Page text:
Last week, the Lancet published an editorial designed to sling mud at Public Health England's positive report on e-cigs, I wrote about it here. Now, there would be no problem with a health publication debating some of the conclusions but The Lancet didn't do that, instead it merely hurled innuendo and ad hominems around which didn't really amount to a hill of beans, as described in the Speccie.
With wearying predictability, The Lancet launches into an ad hominem attack on two of the 11 authors of Nutt’s study. The editorial notes that one of the authors has consulted for a distributor of e-cigarettes and another has been a consultant to the pharmaceutical industry. Since Big Pharma does not make e-cigarettes and sees them as a rival to their own nicotine products it is debatable whether the second of these is a competing interest at all, but it is nevertheless there in black and white in the original study, as competing interests always are.
According to The Lancet, the declared interests of two out of 11 authors of one study cited by Public Health England ‘raises serious questions not only about the conclusions of the PHE report, but also the quality of the agency’s peer review process’. This risible attempt to make a mountain out of a mole hill suggests that The Lancet is less interested in assessing the scientific evidence than in groping around for anything that might help blacken the PHE report’s name in the eyes of the public.The Lancet editorial was published anonymously but it has been revealed since that Capewell was one of the authors. It created hostile attacks on e-cigs in the Daily Mail, Telegraph and Guardian and much foreign coverage complete with hyperbolic idiocy from activists, such as this from a blinkered nicotine-hater in the US.
“One of the studies used to make this conclusion was done by someone on the e-cigarette payroll,” [Erika Sward, the American Lung Association's assistant vice president of national advocacy] alleged. "What we’ve seen from the beginning since e-cigarettes have come out are unsubstantiated health claims by the industry and this is just one more.”A quite ludicrous leap to get to that from a baseless slur but thank you for smoking America, do carry on.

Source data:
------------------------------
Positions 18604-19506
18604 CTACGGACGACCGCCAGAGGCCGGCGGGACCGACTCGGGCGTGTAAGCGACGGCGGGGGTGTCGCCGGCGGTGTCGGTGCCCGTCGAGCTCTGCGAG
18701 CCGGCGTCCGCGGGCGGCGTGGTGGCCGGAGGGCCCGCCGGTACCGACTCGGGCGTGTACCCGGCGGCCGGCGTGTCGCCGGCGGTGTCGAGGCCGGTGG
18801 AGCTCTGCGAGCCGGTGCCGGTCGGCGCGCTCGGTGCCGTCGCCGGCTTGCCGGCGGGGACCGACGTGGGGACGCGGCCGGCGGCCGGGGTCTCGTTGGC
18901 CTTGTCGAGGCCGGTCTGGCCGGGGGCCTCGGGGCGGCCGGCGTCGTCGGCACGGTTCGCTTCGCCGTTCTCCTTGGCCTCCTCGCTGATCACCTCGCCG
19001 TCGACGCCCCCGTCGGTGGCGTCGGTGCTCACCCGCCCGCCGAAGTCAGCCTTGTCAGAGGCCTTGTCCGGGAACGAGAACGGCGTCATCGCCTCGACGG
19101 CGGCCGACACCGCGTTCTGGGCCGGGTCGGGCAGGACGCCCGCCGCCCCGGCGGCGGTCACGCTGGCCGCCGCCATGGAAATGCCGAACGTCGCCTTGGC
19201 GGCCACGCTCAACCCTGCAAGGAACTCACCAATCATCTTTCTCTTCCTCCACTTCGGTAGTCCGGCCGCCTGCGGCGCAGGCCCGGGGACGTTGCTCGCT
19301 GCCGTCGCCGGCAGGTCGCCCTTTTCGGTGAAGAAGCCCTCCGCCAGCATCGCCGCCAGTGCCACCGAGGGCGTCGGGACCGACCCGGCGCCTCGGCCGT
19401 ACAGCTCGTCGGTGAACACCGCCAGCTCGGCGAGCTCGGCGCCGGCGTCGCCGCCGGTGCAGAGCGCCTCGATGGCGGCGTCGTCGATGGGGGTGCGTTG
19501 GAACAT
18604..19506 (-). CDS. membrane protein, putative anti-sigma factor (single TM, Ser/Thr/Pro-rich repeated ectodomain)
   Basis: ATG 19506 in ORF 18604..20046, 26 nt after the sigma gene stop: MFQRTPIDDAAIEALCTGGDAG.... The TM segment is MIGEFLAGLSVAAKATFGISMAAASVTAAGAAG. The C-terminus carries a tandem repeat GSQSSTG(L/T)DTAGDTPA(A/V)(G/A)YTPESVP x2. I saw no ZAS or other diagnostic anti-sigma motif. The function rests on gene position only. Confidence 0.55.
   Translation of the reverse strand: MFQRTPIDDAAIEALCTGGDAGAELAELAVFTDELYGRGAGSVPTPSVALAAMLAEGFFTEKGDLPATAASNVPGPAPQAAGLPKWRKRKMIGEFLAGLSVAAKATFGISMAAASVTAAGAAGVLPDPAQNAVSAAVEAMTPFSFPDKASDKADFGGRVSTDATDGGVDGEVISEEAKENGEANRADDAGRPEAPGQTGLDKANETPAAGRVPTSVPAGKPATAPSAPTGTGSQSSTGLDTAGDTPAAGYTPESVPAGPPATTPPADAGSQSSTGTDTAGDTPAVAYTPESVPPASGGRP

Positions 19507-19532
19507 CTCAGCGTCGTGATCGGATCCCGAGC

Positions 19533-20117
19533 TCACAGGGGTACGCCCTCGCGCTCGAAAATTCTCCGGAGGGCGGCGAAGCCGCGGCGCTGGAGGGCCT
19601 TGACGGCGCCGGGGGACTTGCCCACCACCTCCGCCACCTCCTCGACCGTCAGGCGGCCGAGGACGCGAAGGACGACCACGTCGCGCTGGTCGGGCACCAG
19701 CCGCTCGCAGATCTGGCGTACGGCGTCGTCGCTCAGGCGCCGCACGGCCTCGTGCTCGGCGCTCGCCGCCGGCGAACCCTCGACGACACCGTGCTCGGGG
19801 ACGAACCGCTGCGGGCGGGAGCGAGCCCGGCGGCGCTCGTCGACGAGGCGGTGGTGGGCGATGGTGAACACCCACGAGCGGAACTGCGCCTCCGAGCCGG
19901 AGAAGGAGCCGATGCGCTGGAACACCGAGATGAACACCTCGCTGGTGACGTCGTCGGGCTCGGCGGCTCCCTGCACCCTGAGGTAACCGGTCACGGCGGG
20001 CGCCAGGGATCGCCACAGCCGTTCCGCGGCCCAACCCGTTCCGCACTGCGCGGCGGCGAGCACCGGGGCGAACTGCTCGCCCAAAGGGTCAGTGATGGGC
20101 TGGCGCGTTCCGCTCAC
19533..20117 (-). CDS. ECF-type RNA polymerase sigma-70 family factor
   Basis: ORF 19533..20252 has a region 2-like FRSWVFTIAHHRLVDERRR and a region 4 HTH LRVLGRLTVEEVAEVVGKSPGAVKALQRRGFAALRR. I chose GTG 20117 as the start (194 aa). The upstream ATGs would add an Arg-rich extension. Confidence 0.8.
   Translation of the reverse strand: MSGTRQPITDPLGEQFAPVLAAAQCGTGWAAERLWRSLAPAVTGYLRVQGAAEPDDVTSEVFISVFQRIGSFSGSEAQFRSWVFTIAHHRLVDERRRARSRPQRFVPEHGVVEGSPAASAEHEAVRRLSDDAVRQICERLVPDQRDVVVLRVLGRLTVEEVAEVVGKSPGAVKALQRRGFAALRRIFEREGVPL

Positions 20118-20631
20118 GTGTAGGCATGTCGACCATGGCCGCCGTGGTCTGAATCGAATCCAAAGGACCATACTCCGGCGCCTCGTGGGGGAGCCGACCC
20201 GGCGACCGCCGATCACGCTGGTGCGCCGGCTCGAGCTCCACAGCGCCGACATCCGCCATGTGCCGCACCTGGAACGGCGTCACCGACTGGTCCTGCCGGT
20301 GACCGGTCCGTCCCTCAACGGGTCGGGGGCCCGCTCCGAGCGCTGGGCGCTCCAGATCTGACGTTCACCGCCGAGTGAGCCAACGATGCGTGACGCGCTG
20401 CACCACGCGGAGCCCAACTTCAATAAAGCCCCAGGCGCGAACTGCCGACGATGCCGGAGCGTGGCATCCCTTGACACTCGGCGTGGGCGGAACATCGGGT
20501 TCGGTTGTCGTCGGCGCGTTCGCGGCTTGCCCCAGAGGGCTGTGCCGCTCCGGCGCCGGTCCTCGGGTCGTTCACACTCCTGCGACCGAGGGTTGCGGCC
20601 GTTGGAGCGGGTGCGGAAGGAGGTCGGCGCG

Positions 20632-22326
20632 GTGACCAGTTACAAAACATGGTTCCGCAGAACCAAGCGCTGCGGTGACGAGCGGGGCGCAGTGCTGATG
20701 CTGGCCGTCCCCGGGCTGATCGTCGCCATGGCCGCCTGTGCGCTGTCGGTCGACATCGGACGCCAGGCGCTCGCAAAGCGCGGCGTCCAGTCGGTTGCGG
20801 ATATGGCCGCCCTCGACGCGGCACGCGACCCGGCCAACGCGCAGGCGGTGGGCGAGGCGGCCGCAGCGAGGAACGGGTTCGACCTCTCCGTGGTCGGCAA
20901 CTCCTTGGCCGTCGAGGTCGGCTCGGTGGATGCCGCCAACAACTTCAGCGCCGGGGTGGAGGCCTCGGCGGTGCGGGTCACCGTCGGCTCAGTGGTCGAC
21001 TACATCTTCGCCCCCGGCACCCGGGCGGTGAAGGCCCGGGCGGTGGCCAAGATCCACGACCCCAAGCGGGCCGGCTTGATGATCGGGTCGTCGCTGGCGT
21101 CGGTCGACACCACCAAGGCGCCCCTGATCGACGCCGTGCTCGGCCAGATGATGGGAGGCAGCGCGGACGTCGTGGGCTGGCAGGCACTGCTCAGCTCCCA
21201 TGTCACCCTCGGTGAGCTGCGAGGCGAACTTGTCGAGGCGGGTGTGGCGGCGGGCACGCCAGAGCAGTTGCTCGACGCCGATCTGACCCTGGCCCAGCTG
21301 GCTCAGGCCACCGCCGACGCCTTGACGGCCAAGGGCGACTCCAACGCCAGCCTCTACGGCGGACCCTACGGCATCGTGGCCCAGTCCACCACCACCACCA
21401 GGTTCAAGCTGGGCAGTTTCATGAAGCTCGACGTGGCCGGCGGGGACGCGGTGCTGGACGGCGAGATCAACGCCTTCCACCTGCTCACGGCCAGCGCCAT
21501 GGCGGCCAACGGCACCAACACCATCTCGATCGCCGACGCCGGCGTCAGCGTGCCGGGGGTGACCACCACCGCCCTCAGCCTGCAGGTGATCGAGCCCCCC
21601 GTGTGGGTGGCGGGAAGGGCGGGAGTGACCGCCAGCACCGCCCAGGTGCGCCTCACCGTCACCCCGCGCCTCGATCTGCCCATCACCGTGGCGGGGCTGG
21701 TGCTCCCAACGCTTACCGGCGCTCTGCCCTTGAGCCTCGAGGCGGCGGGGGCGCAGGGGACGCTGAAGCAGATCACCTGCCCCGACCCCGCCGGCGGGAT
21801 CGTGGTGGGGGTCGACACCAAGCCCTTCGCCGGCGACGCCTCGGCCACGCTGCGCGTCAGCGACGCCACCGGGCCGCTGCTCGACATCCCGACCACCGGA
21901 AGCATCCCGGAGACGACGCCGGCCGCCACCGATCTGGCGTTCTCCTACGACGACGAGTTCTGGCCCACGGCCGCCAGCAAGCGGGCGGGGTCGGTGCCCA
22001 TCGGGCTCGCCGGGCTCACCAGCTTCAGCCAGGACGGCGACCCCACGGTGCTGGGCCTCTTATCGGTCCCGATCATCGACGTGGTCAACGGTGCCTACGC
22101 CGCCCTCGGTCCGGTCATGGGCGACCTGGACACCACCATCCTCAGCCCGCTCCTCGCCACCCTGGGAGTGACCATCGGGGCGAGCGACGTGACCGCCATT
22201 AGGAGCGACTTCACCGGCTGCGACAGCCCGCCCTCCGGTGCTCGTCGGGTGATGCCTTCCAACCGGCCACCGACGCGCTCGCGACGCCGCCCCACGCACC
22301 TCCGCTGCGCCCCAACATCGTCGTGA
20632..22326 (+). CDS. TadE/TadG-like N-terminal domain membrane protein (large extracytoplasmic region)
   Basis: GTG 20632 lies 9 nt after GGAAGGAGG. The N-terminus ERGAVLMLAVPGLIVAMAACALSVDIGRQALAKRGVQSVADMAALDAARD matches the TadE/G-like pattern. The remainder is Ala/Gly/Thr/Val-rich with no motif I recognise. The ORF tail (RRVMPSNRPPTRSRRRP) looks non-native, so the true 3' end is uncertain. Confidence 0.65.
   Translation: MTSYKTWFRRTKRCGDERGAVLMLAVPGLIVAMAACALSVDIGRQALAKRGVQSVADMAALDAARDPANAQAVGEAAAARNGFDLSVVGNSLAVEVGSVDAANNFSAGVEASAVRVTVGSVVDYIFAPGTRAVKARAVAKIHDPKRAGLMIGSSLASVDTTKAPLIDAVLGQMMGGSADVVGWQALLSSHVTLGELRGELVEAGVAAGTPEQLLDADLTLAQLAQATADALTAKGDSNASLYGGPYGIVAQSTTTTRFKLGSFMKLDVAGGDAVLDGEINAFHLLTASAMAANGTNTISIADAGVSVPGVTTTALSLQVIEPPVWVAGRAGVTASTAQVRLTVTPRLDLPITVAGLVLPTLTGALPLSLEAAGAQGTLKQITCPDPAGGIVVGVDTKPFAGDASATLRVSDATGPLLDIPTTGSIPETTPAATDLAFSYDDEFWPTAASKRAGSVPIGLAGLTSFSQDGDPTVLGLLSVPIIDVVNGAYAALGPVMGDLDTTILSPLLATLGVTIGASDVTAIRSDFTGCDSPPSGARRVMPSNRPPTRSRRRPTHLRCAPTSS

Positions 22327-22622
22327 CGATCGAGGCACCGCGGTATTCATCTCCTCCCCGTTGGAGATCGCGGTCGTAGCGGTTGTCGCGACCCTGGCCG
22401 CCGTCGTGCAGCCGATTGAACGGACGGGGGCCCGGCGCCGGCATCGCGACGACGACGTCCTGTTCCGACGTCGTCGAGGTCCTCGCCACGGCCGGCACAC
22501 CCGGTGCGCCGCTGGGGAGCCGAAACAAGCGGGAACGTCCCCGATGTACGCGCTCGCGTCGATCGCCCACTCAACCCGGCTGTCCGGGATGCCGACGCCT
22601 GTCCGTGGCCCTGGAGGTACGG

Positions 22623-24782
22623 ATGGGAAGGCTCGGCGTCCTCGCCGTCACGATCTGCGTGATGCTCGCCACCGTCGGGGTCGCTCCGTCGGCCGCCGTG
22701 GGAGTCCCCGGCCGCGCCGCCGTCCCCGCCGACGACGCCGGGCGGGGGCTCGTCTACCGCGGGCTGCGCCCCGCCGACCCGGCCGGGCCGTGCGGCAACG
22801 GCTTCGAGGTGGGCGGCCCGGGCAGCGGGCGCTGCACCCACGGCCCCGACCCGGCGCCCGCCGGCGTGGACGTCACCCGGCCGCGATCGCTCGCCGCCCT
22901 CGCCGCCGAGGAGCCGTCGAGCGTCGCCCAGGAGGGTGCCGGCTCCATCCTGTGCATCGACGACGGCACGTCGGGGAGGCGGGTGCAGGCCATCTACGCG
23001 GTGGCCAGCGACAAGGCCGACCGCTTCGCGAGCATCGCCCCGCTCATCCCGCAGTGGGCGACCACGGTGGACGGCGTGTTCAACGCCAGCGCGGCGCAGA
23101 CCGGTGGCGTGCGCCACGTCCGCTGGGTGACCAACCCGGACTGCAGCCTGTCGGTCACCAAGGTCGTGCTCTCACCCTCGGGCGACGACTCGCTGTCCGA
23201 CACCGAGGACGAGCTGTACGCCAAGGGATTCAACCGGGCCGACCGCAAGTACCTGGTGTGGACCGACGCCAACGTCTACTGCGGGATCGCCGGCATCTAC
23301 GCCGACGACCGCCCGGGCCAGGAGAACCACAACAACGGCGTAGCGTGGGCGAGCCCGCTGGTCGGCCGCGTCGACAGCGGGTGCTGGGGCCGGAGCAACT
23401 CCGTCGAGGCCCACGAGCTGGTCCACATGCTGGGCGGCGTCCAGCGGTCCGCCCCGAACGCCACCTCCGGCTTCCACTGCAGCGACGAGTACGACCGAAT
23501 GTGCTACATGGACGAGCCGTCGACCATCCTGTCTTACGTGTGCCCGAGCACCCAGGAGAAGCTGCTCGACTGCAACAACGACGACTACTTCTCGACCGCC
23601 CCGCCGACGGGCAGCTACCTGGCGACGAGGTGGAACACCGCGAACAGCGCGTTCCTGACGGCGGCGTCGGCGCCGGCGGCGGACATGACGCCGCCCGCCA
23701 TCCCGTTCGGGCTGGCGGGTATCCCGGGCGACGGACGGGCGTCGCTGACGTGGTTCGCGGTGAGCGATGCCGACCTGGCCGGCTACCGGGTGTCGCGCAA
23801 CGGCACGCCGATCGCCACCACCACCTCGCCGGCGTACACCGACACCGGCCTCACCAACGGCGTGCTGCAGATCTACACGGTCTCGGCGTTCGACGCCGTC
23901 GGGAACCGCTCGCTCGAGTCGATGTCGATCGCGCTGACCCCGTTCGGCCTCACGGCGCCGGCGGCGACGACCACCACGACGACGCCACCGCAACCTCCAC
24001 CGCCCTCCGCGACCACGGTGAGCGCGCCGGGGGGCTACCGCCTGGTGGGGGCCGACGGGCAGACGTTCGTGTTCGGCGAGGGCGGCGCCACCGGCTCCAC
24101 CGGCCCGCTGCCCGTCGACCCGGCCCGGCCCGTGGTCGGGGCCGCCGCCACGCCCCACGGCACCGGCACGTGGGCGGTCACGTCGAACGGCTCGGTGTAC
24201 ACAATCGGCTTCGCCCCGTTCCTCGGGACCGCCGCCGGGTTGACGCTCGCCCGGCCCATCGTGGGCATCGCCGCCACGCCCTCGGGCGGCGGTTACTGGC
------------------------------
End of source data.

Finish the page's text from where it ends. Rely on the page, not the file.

Scroll on to Sunday and an obscure American online news source publishes an appalling click-bait article on e-cigs entitled 7 reasons e-cigarettes are bad. Considering it cherry-picked long-debunked junk science to make this misleading point, it was easily rubbished by Jacob Sullum of Reason in his response entitled 4 reasons this article about e-cigarettes is bad. It was also ripped to pieces by Mike Siegel.
The rest of the story is that most of these seven claims are false, all are misleading, all seven points actually demonstrate the public health value of e-cigarettes, and all seven arguments are taken almost verbatim from the propaganda being disseminated by colleagues of mine in the anti-smoking movement, demonstrating that their campaign of deception regarding e-cigarettes is working."Campaign of deception" is a very good description, because many in 'public health' are no longer working for the public good, they are just sitting on fat salaries and pumping out any old crap to enforce their absurd snobby prejudices on others, irrespective of health.
One of them is Capewell, who chose not to take into account a response to the Lancet by the authors of the Public Health England study, but instead to tweet to like-minded charalatans and fellow travellers the shite article mentioned above.
7 reasons #eCigs pose dangers to our health? #toxins #addiction #gateway etc @SimonChapman6 @theBMA @martinmckee http://t.co/laEMy0lBEl— Simon Capewell (@SimonCapewell99) August 31, 2015
The Inquisitr article is utter junk - as Siegel's critique very ably shows - and can only mislead and spread baseless fear and confusion. Yet Professor Capewell decides it is more worthy than the considered views of public health colleagues!
Capewell enjoys a position of power in the UK public health network, yet appears completely uninterested in whether he is adversely influencing the public and seems to delight in spreading fear and confusion. At the same time, he is aggressive and dismissive towards people who are actually listening to consumers and trying to eliminate the confusion, and doing so by smearing his own profession with ad hominems and deliberate abuse of declarations designed to show transparency. Capewell is not interested in whether or not e-cigs may be beneficial, he is just a policy advocate for the policies a guy called Simon Capewell would like to see.
And what's more, he is unelected, unaccountable and - as was shown in the case of fellow FPH nutter John Ashton - entirely immune to censure by his own organisation. He'll keep his job no matter how much nonsense he spouts and no matter how many people continue to smoke due to his bigotry, despite the Faculty of Public Health claiming to want smokers to quit. It's akin to someone working in KFC, openly spitting in customers' food and being given a pat on the back for it.
I only post this by way of explaining why I often say it's not about health, because a lot of the time it really isn't. It also explains why I sometimes use tags like 'shysters', 'health nazis', 'liar', 'troughers' and 'there's something very wrong with this country', because all of those apply to Capewell and many others who claim to be working for the public.
In reality, they couldn't give a shit.